Danièle Blel-Canon and her husband, Clément, who were stuck in Aumetz taking care of their dogs this summer, said she used to take the highway known as the “Motorway of the Sun” to go south every year — “the beach, the sea, the Mediterranean.”

“Vacations are sacred in France,” she said. “People would love to go on vacation with their children so they can refresh themselves and clear their heads. But they can’t. It’s hard.”

“So we’re spending our vacations at the roundabout,” she said, “because we’ve made friends here.”

ImageCreditMauricio Lima for The New York TimesImageCreditMauricio Lima for The New York Times

It was almost midnight. Papi, the keeper of the flame, made sure the fire was roaring. Cars passed by, many coming back from Luxembourg.

Some honked in support of the Yellow Vests. Others yelled from their cars, often incomprehensibly.

“Your grandmother!” one driver shouted.

“Well, that’s definitely an insult,” said Casse-cou, a welder who worked in Luxembourg, where the wages were higher.

Momentarily annoyed, Casse-cou — whose real name is Christophe Prod’homme — went back to a more pleasant activity: going through his smartphone’s video library and replaying a clip in which he was kicked straight in the back by a riot police officer in Paris.

“Look again — pow!” he said. “That’s why they call me ‘Casse-cou’” — literally, broken neck. ‘‘I’m right in the thick of it.”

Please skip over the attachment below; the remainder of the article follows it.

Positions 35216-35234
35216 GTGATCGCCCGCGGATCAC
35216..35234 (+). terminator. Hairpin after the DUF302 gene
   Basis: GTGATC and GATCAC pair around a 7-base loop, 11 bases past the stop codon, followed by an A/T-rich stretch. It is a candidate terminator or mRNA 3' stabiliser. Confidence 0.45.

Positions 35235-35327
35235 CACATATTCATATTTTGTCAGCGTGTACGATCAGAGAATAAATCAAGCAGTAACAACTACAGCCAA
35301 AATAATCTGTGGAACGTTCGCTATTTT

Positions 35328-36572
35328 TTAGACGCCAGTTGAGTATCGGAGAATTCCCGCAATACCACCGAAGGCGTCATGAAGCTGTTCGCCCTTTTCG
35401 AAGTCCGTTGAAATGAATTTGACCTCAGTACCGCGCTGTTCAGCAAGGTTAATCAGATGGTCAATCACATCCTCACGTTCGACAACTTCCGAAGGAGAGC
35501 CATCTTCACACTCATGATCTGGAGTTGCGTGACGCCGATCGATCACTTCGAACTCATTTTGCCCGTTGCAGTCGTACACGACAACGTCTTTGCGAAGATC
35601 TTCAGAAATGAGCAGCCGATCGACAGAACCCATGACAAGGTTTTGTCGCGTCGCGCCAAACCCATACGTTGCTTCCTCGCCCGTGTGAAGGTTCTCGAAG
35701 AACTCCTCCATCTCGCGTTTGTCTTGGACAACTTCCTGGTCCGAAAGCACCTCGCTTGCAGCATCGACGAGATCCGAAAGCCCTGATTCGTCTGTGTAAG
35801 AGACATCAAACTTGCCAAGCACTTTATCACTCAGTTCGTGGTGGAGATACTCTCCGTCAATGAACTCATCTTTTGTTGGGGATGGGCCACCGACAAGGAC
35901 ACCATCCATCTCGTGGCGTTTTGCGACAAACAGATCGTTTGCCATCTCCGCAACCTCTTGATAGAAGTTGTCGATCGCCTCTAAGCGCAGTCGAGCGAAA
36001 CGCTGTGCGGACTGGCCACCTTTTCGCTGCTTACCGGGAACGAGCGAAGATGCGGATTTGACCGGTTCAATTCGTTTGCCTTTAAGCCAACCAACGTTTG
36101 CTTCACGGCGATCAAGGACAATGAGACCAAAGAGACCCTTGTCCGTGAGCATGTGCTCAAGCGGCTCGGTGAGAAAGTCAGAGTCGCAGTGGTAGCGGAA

Before joining the Yellow Vest movement, he had spent the last nine years — after a divorce — playing World of Warcraft after work. Now he had an active social life on the roundabout.

“I met my girlfriend on a roundabout,” he said, nodding, with a smile, at Dominique Bary a few feet away.

In the Yellow Vests’ choice of location for their summer vacation — and the increasing number of other French unable to afford one — Ms. Bary saw the disappearance of something special about France.

ImageCreditMauricio Lima for The New York TimesImageCreditMauricio Lima for The New York Times

“We learned, in school, how previous generations fought for our right to go away and have a little sun every year,” she said. “It was in our history books, in our civic education books, and it was passed down from father to son across three, four generations.”

Most French know that it was in 1936 that striking workers won key concessions from the government, including the shortening of the workweek to 40 hours and the establishment of paid holidays of 14 days a year — now 25 days. The government created youth hostels and slashed train fares for vacationers.

The number of summer vacationers spiked immediately, from 600,000 in 1936 to 1.8 million the next year. They continued to rise in the postwar decades of economic boom.

“Vacations were won through social struggle, and that’s why they were considered sacred,” said André Rauch, a historian who has written about the evolution of vacations in France.

Mr. Rauch, who is now leading a social study on the Yellow Vests’ roundabouts, said that many considered themselves guardians of the traffic circles. Losing their roundabout would mean losing their cause and their community.

“It’s become almost a biblical place, a sacred place,” he said.

On a Saturday morning, Papi was the first one there, as he always was. He had gotten the fire going by the time others started trickling in.

But as he left to run an errand, two police officers arrived and ordered the Yellow Vests to extinguish the fire — forbidden in a public space.

ImageCreditMauricio Lima for The New York Times

“Today, we’ll let it go, we’re cool,” one of the officers said, not issuing a fine. “Tomorrow we might be cool. But after a while there are laws, and we have our orders.”

Papi came back. The others began leaving to join a protest in another town. He was alone.

“It’s like a funeral,” he said as he looked at the remains of the fire.